‘Very Positive Call’ Paves Way for ISL Participation

Swimming Canada Friday announced that it had a “very positive call” with 18 of the federation’s athletes competing in the 2020 International Swimming League season, aimed at sharing the best information possible about their participation.

Swimming Canada CEO Ahmed El-Awadi, High Performance director John Atkinson and national team physician Dr. Steve Keeler presented to the group, “highlighting facts to be aware of regarding topics such as health and safety, travel considerations and insurance coverage.” The stated goal of the call was to share information with the Canadians taking part in Budapest to elucidate the COVID-19 risks.

“We are not mandating anything on if Canadians should or should not participate in the ISL, or prevent them from attending,” El-Awadi said in a press release. “Our goal in the current situation, as always, is to provide them with the best information available.”

Several high-profile Canadians, including Penny Oleksiak and Kayla Sanchez, have opted out of the season, which includes the Toronto Titans as an expansion franchise in ISL’s second season.

The ISL has jousted publicly with federations over releasing swimmers, most notably Australia, and Swimming Canada makes it clear that they are not preventing its swimmers from taking part but arming them with current information. They’ve also pledged to, “work to support each individual swimmer’s choice as they prepare to compete for spots on Team Canada at the Olympic & Paralympic Trials scheduled for April.”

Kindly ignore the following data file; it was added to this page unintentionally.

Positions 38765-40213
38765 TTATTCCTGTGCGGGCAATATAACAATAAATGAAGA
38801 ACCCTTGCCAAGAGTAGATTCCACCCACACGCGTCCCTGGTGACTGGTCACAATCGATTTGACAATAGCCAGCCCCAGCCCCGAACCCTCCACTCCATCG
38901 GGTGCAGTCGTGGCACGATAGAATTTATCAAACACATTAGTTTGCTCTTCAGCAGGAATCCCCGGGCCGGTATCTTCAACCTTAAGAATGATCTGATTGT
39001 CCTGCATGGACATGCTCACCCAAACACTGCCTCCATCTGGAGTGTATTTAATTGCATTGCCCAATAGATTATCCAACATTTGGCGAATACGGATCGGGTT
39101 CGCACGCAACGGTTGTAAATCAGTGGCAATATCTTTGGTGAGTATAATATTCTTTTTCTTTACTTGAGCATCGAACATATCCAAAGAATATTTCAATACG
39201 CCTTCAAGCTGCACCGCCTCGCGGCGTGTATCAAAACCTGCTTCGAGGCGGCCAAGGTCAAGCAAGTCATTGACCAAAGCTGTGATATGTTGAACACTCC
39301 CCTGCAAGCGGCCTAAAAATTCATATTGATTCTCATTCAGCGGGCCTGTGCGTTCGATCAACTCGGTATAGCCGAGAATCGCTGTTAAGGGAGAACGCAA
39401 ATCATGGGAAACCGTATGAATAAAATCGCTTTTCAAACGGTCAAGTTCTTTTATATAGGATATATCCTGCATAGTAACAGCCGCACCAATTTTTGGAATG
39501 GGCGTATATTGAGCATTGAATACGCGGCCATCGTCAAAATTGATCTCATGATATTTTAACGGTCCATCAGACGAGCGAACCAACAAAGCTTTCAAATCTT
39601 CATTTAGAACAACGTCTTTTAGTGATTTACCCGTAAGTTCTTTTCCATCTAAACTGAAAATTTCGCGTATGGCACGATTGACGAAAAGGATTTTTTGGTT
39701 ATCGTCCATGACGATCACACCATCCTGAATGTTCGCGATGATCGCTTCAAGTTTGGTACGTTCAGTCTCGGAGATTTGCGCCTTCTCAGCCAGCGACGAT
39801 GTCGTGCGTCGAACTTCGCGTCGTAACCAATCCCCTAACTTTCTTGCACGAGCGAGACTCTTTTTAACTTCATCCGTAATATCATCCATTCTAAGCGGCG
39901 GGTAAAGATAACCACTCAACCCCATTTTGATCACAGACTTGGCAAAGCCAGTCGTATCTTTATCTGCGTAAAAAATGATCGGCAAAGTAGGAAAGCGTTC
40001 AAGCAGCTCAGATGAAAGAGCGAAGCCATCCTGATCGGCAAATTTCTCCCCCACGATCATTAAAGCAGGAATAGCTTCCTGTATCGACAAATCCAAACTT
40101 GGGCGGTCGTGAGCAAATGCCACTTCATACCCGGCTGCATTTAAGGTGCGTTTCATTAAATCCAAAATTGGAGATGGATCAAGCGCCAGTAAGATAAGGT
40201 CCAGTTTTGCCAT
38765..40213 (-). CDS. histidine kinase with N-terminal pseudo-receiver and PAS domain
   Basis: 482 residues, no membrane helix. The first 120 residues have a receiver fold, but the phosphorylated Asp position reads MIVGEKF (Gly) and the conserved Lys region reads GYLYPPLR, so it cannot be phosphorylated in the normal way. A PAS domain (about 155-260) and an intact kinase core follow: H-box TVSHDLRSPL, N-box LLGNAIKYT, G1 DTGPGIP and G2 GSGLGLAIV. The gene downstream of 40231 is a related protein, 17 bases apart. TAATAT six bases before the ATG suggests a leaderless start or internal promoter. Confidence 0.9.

“Racing is an important part of preparing to perform at a major championships or Games,” Atkinson said. “Anything that gives our swimmers racing opportunities and draws attention to our outstanding athletes is great for our sport to continue to develop. For activities outside of Swimming Canada’s scope our role is to ensure athletes and coaches receive as much information as we have, and confirm they understand potential risks. Specific to the ISL, our focus will be to advise the athletes, and support whatever decision they make as best we can, just as we support their choices to train in a High Performance Centre, a Canadian club or university, or club or university outside of Canada.”

Among the information passed along is about the COVID-19 situation in Budapest, travel advisories from the Canadian government and quarantine procedures upon their return – basically a clear accounting of what they risk in terms of health and training time to get that racing in.

“We would assume team members inside the ISL are receiving as much or more information from their ISL teams, so they can make informed decisions and plans,” El-Awadi said. “Our focus is on supporting the athletes to be the best they can be to represent Canada at the Olympic and Paralympic Games.”

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